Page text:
## Slide #1.

Relational Algebra Part 1 Much of the material presented in these slides was developed by Dr. Ramon Lawrence at the University of Iowa
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## Slide #2.

Relational Algebra   A query language is used to update and retrieve data that is stored in a data model. Relational algebra is a set of relational operations for retrieving data.   Every relational operator takes as input one or more relations and produces a relation as output.     Just like algebra with numbers, relational algebra consists of operands (which are relations) and a set of operators. Closure property - input is relations, output is relations Unary operations - operate on one relation Binary operations - have two relations as input A sequence of relational algebra operators is called a relational algebra expression, i.e., an expression may contain more than one relational algebra operator.
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## Slide #3.

Relational Algebra Operators  Relational Operators:           Selection σ Projection Π Cartesian product x Join Union  Difference Intersection ∩ Division  Summarize Note: Relational algebra is the foundation of ALL relational database systems. SQL gets translated into relational algebra.
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## Slide #4.

Relational Algebra Operators select
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## Slide #5.

Selection Operation  The selection operation is a unary operation that takes in a relation as input and returns a new relation as output that contains a subset of the tuples of the input relation.   That is, the output relation has the same number of columns as the input relation, but may have less rows. To determine which tuples are in the output, the selection operation has a specified condition, called a predicate, that tuples must satisfy to be in the output.  The predicate is similar to a condition in an if statement.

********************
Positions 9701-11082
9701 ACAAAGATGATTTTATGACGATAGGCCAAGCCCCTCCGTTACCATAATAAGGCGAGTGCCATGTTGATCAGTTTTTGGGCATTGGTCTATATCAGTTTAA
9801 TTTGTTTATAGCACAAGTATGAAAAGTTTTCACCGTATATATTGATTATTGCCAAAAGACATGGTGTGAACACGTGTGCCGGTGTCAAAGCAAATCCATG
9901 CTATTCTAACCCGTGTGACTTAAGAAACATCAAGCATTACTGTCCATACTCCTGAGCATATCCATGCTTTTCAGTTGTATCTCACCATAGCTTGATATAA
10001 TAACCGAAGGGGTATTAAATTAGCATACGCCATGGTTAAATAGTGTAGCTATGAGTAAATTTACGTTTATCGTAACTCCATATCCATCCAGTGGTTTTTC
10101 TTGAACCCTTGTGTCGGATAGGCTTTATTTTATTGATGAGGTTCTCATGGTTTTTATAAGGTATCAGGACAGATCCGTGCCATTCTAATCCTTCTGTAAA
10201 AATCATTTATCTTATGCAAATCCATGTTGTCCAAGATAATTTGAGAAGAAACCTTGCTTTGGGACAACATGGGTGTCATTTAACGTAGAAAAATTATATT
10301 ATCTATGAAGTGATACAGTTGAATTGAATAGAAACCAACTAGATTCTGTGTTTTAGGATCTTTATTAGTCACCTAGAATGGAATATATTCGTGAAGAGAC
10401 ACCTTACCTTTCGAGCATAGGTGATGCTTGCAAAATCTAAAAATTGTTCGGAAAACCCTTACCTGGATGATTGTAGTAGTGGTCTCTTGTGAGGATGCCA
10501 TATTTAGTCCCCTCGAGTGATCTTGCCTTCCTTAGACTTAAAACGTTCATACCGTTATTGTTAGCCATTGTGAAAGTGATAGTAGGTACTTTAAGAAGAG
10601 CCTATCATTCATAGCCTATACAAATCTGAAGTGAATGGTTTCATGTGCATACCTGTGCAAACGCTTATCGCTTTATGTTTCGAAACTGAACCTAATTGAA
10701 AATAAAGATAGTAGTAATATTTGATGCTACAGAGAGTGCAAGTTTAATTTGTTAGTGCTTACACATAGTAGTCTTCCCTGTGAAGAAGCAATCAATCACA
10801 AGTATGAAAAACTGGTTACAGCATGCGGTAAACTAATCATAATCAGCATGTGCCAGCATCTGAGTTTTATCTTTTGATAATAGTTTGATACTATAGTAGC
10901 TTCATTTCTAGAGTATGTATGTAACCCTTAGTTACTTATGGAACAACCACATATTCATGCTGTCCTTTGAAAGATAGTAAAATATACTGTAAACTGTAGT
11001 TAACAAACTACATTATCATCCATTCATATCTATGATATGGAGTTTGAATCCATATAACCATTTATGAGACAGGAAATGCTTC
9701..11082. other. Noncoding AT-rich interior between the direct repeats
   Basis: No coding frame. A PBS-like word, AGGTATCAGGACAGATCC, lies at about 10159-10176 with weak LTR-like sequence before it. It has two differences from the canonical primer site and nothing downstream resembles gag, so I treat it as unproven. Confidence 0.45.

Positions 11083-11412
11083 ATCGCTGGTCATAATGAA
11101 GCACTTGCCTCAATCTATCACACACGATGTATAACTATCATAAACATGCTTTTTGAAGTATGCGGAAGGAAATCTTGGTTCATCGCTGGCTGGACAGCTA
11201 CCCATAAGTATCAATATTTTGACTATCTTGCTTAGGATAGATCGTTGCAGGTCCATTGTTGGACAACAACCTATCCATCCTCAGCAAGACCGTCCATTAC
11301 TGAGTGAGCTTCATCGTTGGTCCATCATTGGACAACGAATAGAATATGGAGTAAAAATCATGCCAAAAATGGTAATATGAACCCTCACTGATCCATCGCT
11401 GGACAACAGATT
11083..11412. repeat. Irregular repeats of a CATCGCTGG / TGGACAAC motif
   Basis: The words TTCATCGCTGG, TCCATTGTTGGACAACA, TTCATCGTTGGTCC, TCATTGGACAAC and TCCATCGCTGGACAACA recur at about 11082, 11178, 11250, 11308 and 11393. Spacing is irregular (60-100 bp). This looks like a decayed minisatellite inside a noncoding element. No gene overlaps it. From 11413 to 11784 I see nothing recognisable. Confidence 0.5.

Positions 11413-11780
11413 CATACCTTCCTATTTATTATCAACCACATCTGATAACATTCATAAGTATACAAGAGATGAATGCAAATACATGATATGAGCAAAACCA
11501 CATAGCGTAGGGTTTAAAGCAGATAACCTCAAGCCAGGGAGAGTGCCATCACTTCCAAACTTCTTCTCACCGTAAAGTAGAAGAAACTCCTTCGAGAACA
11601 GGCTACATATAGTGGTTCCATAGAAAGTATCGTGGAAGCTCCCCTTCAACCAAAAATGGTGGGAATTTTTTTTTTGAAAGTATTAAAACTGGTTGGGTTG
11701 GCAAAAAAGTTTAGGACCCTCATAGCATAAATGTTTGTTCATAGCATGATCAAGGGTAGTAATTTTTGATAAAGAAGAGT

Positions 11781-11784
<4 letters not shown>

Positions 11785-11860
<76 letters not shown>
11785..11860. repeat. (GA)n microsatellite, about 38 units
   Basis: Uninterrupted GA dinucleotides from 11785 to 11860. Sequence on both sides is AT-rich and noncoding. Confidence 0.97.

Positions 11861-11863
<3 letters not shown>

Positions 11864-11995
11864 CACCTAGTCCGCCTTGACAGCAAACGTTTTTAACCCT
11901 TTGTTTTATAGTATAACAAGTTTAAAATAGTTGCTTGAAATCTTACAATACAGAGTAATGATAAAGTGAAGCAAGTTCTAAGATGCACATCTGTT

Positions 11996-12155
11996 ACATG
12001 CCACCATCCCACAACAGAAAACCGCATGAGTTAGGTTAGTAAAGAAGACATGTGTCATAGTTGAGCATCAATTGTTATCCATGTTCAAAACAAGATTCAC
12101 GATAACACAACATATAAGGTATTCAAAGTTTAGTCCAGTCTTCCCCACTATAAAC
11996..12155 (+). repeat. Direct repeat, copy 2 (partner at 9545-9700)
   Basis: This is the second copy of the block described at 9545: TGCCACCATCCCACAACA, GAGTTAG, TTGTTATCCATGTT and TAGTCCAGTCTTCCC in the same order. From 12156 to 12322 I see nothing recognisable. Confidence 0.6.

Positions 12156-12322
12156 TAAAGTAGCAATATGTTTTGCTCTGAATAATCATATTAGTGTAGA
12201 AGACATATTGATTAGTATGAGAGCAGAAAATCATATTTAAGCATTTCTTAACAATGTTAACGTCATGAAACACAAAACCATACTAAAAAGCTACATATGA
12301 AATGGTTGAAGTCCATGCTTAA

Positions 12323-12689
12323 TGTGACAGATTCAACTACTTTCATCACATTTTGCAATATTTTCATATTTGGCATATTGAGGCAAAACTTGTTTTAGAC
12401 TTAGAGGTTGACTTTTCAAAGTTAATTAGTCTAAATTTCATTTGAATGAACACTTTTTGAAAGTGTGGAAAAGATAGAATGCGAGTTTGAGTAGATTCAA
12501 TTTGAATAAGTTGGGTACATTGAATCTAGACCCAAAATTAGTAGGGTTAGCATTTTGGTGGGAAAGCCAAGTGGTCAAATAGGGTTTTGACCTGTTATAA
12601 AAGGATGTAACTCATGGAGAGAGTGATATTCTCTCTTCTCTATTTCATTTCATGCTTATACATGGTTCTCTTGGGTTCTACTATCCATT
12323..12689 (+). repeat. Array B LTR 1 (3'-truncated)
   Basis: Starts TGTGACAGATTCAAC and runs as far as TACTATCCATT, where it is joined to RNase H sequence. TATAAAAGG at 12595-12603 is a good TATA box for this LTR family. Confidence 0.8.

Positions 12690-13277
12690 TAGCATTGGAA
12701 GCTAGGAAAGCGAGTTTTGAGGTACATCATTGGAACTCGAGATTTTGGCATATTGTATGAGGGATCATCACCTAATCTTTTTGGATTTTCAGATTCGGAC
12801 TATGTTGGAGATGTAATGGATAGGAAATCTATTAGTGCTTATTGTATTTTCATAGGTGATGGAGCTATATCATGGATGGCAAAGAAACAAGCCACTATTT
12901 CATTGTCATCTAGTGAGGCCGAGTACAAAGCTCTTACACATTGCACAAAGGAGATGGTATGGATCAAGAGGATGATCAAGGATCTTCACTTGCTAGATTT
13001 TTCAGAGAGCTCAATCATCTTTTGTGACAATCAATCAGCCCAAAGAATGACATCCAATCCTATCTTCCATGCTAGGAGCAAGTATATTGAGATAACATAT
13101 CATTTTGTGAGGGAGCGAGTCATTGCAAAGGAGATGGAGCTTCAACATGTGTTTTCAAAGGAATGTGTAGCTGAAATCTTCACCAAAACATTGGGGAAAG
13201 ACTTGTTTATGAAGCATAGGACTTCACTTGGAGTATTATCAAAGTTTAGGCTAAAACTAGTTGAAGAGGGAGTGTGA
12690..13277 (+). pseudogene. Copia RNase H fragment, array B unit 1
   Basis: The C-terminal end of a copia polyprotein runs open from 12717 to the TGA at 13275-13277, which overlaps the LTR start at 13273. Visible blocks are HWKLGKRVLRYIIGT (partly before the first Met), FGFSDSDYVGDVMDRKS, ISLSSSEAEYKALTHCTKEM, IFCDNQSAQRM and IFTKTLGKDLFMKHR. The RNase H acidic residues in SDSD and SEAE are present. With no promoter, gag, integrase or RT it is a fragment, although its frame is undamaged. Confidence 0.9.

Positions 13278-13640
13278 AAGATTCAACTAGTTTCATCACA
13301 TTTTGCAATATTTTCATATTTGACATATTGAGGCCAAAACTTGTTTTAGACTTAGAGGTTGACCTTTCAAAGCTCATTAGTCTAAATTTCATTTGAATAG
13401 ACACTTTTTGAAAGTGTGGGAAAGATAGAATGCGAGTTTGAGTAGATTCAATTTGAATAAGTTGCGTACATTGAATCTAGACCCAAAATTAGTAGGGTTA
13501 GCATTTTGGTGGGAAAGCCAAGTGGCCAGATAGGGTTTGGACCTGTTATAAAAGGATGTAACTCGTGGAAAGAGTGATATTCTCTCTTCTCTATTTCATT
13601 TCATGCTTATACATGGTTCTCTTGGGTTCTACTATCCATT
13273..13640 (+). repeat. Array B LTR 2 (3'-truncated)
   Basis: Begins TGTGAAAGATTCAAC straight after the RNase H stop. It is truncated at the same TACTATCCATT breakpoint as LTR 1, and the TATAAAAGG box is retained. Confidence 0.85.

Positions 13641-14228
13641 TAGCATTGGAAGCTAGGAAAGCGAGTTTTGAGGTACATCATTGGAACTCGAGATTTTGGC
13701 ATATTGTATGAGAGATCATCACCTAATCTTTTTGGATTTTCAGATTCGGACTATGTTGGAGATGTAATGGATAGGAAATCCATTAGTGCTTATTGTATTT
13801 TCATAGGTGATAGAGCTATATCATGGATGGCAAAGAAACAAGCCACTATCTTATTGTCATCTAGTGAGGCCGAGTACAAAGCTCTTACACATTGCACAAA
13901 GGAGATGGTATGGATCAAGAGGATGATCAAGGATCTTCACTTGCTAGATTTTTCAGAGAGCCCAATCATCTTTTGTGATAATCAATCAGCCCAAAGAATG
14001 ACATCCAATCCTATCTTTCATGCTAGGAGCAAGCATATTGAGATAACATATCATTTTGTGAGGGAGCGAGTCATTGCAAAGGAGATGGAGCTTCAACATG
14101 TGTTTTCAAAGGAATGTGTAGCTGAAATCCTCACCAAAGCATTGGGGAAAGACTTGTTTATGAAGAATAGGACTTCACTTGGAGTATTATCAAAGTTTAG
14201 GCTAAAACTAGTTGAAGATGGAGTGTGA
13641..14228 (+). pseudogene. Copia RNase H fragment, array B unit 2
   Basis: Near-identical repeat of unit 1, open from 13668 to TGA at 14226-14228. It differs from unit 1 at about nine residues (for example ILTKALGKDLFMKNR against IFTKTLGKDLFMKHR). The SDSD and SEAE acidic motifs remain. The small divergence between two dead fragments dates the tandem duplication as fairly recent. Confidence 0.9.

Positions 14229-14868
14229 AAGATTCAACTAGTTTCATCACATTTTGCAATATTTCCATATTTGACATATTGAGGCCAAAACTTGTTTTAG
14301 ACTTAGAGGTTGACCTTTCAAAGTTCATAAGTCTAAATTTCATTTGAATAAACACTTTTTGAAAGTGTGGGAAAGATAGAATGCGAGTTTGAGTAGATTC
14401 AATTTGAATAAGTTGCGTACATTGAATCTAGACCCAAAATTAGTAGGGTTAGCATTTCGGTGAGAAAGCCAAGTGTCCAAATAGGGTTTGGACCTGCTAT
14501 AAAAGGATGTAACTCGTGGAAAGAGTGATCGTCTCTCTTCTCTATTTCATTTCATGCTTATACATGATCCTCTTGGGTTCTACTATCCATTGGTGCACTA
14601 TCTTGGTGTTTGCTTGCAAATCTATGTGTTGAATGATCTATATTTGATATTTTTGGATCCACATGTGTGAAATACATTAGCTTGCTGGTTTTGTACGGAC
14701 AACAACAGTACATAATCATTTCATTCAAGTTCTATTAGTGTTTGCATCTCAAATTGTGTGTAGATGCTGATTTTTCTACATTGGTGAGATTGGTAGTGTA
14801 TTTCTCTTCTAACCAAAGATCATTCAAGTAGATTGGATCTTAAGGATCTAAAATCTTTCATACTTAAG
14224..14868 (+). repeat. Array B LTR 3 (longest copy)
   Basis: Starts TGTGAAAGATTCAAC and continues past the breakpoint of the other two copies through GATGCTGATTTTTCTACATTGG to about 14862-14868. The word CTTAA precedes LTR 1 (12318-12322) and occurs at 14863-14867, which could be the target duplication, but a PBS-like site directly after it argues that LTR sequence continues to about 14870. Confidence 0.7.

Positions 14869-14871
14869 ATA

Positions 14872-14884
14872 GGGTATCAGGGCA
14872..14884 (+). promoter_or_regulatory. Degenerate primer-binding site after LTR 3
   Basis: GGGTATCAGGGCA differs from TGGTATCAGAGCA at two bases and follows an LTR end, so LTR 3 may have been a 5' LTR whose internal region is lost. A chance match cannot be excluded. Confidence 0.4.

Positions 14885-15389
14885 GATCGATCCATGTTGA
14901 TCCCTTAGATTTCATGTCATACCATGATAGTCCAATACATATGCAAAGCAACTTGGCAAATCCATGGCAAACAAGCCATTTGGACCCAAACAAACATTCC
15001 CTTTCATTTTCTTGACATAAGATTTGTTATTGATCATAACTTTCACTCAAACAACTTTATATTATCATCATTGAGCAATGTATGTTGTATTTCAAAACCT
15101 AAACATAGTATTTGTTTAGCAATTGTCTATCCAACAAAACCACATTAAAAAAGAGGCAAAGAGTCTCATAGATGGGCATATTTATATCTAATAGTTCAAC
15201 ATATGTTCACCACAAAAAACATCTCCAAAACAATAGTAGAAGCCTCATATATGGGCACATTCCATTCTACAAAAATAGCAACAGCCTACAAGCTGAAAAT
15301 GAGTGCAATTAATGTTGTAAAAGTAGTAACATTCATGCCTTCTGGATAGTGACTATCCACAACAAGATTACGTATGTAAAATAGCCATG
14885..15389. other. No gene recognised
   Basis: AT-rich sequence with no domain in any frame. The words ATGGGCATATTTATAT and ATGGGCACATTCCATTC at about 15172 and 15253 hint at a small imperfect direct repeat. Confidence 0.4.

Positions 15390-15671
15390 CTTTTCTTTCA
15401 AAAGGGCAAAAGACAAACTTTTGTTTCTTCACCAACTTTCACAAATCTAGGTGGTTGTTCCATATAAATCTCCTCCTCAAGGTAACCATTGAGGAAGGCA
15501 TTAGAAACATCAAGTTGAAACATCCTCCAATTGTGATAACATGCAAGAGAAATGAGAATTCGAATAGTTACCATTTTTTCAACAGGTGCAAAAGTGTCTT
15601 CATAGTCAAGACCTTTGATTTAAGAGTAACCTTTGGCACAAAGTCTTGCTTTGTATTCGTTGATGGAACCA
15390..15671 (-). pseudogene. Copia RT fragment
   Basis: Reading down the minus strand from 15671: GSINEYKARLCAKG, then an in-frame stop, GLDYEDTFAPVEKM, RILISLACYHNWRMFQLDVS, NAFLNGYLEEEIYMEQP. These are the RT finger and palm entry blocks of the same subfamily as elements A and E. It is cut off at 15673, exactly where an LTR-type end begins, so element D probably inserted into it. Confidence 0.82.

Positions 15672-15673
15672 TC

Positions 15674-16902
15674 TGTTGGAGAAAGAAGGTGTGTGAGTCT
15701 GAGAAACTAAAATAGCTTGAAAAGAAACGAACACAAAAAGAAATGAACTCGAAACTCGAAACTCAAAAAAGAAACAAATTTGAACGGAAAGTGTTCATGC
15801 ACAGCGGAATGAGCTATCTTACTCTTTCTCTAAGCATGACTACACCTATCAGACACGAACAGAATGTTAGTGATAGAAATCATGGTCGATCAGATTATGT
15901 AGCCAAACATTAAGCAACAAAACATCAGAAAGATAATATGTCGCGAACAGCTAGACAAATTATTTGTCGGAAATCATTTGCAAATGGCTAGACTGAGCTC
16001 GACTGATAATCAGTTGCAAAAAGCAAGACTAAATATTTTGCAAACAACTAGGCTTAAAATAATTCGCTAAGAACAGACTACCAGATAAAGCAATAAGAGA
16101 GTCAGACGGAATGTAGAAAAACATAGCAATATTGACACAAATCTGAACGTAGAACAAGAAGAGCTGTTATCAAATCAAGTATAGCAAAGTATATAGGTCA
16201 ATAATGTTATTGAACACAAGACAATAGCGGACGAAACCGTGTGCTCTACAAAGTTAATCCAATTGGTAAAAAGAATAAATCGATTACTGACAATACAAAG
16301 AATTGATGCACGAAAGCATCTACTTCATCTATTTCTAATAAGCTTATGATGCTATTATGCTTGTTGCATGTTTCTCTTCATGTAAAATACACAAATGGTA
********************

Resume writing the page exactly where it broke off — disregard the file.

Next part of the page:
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## Slide #6.

Selection Operation Formal Definition  The selection operation on relation R with predicate F is denoted by σF(R). σF(R)={t | t  R and F(t) is true} where   R is a relation, t is a tuple variable F is a formula (predicate) consisting of    operands that are constants or attributes comparison operators: <, >, =, ≠, ≤, ≥ logical operators: AND, OR, NOT
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## Slide #7.

Selection Example
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## Slide #8.

Selection Questions Write the relational algebra expression that: 1) Returns all employees working on project P2. 2) Returns all employees who are working as a manager on a project. 3) Returns all employees that have been working as a manager for more than 40 months. Show the resulting relation for each case.
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## Slide #9.

Projection Operation  The projection operation is a unary operation that takes in a relation as input and returns a new relation as output that contains a subset of the attributes of the input relation and all non-duplicate tuples.    The output relation has the same number of tuples as the input relation unless removing the attributes caused duplicates to be present. Question: When are we guaranteed to never have duplicates when performing a projection operation? Besides the relation, the projection operation takes as input the names of the attributes that are to be in the output relation.
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## Slide #10.